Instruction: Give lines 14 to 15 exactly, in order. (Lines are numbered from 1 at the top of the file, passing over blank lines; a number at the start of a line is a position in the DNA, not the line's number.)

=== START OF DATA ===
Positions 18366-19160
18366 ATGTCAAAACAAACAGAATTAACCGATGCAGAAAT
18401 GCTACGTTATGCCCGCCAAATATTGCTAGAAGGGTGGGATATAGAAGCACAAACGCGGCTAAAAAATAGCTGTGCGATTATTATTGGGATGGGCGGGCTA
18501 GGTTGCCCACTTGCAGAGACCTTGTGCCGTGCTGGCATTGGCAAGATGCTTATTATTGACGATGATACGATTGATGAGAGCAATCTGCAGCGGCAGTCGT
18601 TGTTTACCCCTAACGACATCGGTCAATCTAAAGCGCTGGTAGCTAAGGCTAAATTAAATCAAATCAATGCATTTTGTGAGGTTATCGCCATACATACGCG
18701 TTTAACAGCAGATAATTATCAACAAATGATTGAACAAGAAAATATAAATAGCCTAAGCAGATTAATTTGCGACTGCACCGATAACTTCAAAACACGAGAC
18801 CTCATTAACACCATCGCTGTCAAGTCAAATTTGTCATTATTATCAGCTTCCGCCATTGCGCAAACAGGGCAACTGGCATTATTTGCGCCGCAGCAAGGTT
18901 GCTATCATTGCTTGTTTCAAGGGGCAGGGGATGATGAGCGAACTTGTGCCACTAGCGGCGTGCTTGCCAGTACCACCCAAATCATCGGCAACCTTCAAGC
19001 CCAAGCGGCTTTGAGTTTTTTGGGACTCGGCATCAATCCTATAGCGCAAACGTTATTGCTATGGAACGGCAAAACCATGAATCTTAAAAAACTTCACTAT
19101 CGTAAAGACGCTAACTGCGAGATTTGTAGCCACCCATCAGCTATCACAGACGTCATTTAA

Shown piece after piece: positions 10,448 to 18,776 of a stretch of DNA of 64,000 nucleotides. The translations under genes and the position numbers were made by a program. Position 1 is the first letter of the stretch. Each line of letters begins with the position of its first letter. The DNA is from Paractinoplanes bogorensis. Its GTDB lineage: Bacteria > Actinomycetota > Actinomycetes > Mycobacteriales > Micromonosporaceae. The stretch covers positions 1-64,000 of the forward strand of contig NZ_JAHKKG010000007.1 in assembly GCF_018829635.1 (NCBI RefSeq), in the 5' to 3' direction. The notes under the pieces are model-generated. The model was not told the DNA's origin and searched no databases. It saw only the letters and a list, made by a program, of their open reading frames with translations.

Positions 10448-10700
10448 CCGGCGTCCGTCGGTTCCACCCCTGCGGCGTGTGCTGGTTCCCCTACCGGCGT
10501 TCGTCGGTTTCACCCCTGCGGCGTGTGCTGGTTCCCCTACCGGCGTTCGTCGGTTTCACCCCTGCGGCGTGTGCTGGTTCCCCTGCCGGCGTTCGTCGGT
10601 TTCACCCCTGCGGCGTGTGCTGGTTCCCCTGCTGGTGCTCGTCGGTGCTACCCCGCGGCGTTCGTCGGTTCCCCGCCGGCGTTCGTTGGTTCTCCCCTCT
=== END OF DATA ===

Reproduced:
10501 TCGTCGGTTTCACCCCTGCGGCGTGTGCTGGTTCCCCTACCGGCGTTCGTCGGTTTCACCCCTGCGGCGTGTGCTGGTTCCCCTGCCGGCGTTCGTCGGT
10601 TTCACCCCTGCGGCGTGTGCTGGTTCCCCTGCTGGTGCTCGTCGGTGCTACCCCGCGGCGTTCGTCGGTTCCCCGCCGGCGTTCGTTGGTTCTCCCCTCT